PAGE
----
Tory Miller, L’Etoile Restaurant and Café Soleil, Madison, Wisconsin
Café Soleil Reuben
When Miller crafts a sandwich, he carefully chooses a bread that complements the filling. Rye, whole grain, honey oat, brioche and ciabatta—all baked in house—are at his disposal. Cheeses, produce and even meats are sourced locally—often at the twice-weekly farmers’ market across the street from his restaurant. “The farmer I buy my beef from had to move a lot of brisket, so I bought some and brined it to make corned beef for this Reuben,” he says. Hook’s aged Swiss cheese from Wisconsin, house-made sweet and sour cabbage and Jewish rye complete the sandwich, which is then grilled to a toasty turn.
Michael Scott Castell, Bistro Toulouse, Houston, Texas
Roasted American Lamb Sandwich
Lightly toasted slices of French boule, purchased from a nearby wholesale bakery, enclose roast lamb slices, Port wine-poached pears and goat cheese for this hearty sandwich. Castell cooks a boneless American lamb leg specifically for this menu item, making it one of the more expensive lunch selections. “Even though the sandwich costs $12, it’s one of our most popular items,” he reports. The soft and slightly dry goat cheese—sourced from Texas producer Cheesy Girl—adds just the right creamy contrast.
Nancy Silverton, La Brea Bakery and Osteria Mozza, Los Angeles
Rare-Seared Tuna Sandwich with Edamame Puree
A layering of flavors as well as ingredients distinguishes this open-face knife-and-fork sandwich. Toasted sourdough bread forms the base; an herbed edamame puree is spread on top, followed by soy sauce-marinated seared tuna and whole edamame. “I like to use interesting spreads and fresh herbs to jazz up sandwiches,” Silverton says.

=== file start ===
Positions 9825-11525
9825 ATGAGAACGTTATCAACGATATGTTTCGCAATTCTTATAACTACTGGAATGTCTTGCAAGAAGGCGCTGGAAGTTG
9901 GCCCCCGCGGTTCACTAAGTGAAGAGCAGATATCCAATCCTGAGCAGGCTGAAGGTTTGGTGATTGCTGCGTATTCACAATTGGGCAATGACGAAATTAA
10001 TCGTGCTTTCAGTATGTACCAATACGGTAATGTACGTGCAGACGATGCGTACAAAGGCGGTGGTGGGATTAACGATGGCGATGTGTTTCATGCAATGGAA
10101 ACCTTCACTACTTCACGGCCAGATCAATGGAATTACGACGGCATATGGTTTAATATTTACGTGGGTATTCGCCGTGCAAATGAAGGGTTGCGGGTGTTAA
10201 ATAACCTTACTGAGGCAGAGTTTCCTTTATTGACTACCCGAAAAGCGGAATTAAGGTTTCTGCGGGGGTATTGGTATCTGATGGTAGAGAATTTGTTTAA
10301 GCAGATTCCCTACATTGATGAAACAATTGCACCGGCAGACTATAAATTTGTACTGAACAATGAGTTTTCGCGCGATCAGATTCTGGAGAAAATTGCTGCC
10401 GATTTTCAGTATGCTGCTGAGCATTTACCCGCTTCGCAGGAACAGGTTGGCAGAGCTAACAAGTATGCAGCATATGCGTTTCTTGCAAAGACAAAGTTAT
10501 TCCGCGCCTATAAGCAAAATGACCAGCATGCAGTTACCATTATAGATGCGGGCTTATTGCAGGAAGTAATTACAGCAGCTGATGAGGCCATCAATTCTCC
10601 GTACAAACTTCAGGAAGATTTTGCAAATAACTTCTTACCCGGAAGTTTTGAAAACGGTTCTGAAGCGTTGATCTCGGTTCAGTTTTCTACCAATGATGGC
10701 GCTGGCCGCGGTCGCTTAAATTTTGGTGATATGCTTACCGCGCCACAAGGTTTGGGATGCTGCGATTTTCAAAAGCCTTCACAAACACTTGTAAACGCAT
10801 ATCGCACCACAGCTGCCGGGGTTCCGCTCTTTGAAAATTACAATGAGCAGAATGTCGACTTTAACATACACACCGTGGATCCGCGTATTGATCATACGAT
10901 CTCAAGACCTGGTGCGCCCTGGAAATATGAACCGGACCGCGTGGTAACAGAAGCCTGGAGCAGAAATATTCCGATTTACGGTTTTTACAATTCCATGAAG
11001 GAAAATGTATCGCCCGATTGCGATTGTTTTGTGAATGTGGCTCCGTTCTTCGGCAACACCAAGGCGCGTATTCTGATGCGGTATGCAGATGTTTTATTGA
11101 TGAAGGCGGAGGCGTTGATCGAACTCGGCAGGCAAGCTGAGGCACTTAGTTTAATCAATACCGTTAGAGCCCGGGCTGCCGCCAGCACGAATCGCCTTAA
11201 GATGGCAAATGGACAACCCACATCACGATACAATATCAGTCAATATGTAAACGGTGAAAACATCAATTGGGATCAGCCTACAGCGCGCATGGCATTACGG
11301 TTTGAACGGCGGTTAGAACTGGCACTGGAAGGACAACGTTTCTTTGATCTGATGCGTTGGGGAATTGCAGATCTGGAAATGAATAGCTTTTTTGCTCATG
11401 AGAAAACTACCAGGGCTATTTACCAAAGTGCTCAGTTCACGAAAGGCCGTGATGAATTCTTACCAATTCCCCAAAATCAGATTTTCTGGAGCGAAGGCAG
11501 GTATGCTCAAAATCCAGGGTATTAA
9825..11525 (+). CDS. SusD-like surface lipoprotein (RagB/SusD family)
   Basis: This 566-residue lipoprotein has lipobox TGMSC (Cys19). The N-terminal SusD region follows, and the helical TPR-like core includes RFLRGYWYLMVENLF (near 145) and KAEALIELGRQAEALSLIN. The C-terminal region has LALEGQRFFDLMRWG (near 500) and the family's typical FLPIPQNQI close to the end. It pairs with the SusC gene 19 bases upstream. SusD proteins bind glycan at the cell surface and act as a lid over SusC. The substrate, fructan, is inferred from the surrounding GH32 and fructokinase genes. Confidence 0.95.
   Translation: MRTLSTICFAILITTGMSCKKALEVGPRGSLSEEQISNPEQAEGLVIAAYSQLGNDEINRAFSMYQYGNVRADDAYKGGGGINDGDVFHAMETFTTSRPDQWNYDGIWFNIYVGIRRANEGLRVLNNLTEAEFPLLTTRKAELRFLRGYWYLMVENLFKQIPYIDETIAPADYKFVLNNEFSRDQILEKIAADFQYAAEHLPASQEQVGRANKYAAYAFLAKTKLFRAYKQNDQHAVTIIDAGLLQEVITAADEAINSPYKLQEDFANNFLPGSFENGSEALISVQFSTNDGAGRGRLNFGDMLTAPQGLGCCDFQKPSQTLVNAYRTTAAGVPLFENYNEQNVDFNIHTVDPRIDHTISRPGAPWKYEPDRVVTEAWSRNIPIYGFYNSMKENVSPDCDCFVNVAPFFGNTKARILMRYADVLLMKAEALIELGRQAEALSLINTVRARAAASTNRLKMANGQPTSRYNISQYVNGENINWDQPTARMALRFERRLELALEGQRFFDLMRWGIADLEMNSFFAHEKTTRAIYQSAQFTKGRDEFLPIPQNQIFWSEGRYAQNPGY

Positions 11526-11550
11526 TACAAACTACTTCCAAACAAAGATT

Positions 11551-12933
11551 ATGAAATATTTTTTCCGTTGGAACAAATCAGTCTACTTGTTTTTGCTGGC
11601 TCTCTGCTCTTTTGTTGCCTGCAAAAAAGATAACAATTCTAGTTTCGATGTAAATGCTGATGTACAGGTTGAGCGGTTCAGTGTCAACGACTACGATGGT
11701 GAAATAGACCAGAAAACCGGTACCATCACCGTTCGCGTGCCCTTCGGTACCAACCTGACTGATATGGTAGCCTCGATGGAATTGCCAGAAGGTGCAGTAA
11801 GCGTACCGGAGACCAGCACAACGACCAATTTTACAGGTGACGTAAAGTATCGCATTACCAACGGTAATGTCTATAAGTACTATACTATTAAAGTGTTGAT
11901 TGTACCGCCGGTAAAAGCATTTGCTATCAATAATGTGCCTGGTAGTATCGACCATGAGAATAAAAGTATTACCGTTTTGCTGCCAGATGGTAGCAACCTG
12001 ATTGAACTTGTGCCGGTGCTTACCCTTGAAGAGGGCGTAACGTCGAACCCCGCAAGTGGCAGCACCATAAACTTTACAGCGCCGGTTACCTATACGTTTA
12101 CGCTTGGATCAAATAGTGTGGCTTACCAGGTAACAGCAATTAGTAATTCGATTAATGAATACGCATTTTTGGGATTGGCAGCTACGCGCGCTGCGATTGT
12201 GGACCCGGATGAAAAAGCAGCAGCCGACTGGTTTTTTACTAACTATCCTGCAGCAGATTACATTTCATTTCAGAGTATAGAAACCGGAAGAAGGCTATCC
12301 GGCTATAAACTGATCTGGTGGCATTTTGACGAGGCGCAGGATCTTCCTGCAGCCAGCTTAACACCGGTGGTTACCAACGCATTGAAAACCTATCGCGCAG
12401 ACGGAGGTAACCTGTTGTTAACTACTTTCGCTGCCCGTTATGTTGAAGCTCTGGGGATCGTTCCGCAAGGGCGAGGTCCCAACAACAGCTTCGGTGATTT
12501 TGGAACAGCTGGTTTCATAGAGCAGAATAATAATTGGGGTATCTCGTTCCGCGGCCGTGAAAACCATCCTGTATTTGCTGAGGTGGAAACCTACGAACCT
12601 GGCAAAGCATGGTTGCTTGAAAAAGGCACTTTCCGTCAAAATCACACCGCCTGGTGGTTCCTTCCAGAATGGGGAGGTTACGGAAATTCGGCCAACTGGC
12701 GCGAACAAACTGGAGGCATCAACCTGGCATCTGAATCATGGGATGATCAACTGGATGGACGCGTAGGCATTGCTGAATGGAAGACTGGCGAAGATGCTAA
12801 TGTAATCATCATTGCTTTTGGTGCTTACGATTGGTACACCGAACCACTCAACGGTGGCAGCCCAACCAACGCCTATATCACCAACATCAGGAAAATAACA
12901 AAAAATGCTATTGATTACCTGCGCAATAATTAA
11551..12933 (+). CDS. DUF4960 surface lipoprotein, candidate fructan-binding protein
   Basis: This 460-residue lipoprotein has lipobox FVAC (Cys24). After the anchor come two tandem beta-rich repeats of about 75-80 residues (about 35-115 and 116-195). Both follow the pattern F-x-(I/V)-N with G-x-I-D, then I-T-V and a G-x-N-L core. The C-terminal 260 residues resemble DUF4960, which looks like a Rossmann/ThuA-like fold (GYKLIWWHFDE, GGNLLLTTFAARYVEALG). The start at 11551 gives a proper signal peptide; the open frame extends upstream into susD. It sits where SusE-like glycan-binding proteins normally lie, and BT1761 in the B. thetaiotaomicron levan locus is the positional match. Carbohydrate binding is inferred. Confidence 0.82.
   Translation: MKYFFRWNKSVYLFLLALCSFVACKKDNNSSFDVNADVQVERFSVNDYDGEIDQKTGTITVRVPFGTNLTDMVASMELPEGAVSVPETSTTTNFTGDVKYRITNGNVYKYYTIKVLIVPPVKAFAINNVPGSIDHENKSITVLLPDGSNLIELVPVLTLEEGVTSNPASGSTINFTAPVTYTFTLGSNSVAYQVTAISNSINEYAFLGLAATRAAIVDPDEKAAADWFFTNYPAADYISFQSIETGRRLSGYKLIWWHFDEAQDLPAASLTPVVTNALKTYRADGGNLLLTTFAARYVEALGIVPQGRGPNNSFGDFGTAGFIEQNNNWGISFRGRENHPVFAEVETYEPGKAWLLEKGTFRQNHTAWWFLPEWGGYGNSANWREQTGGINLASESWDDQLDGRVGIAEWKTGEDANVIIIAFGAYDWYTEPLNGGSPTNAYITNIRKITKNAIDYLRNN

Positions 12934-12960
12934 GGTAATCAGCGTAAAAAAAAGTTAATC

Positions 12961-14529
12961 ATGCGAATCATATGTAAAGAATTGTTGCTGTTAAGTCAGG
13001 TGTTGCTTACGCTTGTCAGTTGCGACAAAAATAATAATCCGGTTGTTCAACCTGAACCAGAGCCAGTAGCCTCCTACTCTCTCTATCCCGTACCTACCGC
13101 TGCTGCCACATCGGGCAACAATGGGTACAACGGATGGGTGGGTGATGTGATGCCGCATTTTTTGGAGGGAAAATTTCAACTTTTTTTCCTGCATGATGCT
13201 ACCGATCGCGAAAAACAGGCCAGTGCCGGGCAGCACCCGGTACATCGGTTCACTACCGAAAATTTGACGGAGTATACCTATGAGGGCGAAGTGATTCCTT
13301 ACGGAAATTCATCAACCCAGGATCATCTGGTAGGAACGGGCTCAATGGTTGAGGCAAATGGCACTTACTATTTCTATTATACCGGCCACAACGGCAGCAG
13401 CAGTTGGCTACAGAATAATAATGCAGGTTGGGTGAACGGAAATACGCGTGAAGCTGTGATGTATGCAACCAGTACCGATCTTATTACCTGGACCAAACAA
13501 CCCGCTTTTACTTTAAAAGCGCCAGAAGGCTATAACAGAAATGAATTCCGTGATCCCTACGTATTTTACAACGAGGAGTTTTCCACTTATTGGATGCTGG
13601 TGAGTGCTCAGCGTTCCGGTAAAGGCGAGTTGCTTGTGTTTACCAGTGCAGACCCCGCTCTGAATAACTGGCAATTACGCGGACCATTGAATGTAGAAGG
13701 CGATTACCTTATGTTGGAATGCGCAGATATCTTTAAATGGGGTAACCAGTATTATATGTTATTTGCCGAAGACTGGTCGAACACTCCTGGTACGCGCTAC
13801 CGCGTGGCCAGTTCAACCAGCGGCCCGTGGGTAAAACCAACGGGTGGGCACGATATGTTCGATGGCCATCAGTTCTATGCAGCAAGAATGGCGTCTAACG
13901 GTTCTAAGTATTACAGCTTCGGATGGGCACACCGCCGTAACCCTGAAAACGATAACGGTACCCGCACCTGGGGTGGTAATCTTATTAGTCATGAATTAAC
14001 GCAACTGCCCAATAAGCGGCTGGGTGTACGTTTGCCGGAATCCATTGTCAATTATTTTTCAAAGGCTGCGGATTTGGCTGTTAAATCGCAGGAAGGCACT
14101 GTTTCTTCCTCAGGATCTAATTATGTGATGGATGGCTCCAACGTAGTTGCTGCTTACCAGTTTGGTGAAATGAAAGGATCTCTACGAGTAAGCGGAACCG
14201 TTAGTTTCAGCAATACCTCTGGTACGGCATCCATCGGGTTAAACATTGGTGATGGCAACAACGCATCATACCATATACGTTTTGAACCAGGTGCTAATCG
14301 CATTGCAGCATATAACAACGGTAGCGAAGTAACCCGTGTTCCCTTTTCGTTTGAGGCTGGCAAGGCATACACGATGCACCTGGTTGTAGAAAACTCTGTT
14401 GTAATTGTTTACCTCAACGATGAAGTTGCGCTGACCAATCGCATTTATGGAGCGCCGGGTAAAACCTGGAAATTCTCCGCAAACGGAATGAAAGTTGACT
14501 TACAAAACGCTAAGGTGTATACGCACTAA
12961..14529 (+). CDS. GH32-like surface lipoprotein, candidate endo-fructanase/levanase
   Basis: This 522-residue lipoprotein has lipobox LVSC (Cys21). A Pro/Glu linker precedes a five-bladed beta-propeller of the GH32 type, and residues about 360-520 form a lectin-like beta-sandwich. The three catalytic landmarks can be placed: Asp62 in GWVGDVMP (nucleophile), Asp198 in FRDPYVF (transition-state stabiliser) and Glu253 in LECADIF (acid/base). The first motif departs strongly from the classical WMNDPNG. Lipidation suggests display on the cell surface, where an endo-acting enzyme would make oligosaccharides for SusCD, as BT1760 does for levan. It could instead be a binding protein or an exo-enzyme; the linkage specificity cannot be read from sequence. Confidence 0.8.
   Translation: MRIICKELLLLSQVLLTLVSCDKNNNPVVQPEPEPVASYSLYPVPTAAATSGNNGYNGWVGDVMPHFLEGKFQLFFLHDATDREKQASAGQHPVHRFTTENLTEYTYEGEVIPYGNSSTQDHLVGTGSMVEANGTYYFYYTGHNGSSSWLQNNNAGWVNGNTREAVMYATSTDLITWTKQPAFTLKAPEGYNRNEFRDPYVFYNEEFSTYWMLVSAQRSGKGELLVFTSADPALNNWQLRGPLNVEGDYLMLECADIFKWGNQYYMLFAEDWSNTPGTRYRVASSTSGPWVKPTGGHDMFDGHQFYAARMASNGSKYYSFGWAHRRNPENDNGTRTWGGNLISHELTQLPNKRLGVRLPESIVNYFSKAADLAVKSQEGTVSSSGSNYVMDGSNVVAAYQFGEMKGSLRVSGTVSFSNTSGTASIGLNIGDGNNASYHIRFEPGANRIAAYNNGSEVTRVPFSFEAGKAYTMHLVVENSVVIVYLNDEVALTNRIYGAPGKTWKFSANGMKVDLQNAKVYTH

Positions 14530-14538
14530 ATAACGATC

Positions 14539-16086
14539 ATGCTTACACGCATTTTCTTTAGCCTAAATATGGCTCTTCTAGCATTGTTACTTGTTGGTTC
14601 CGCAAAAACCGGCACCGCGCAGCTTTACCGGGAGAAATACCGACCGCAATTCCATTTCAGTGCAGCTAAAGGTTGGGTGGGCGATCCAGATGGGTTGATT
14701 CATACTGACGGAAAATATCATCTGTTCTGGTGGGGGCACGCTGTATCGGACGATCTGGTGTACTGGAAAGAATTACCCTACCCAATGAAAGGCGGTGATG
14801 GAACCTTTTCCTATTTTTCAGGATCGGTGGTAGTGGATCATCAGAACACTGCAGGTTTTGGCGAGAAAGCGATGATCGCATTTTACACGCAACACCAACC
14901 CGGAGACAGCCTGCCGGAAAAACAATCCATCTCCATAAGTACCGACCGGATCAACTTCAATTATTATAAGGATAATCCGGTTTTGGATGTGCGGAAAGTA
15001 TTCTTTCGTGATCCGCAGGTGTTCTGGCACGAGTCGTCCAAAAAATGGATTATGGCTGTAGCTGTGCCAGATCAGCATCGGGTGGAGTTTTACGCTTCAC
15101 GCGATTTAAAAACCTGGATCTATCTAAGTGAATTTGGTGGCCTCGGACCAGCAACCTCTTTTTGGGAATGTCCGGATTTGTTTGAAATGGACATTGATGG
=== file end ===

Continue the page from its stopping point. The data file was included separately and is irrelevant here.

Jeff Perkins, Amato’s, Portland, Maine
Amato’s Original Sandwich
In Maine, this quintessential Italian sub is called the “real Italian,” but at Amato’s locations in other states, it goes by “original sandwich.” Either way, Amato’s soft, signature Italian roll is stuffed with thin slices of ham, cheese and lots of vegetables. “We buy a specific high-end brand of cured meats and cold cuts, but our sandwiches are as much about the veggies as the meat—fresh-cut onions, tomatoes, green peppers and olives set them apart. We don’t use sauces to add flavor; all our flavor comes from the fresh ingredients,” Perkins explains.
John Strohm, Palm Springs Koffi, Palm Springs, California
Roast Turkey Panini
Lattes and espressos might be the draw at this casual coffee bar, but the staff serves some tempting go-alongs. The panini press works overtime, turning out grilled breakfast sandwiches and lunch specials. For this turkey panini, one slice of ciabatta is spread with seasoned cream cheese; the other, with whole cranberry sauce. Thinly sliced roast turkey and onion are layered on top and the sandwich is closed and lightly grilled in the press.
Sidebar: Between the bread
In this competitive sandwich market, the filling has to live up to its cover. What are operators buying to stuff inside and how can they maximize profits in this period of escalating food costs?
“We make all our tuna, chicken and egg salad fillings in house,” says Mike Lassiter of Rising Roll. “For our best-selling chicken salad, we spec whole muscle meat and cook it from scratch.” Right now, chicken and cheese are sky high, but using a variety of proteins helps control costs.”
Erbert & Gerbert’s, the regional Wisconsin-based chain, buys only solid muscle deli meats—no pressed or formed products. Its Flash Italian club is made with capicola ham, Genoa salami and smoked Virginia ham; prime roast beef goes on Halley’s Comet and real turkey breast on the Boney Billy. “We work through Sysco, but bid out to several suppliers to get the best quality at the best price,” says Doug Klunk. “We train our staff to ‘balance and build’. The proteins and cheeses have to evenly cover the length of the bread and they use minimal oil or mayonnaise to just highlight the taste of the filling—not overpower it.”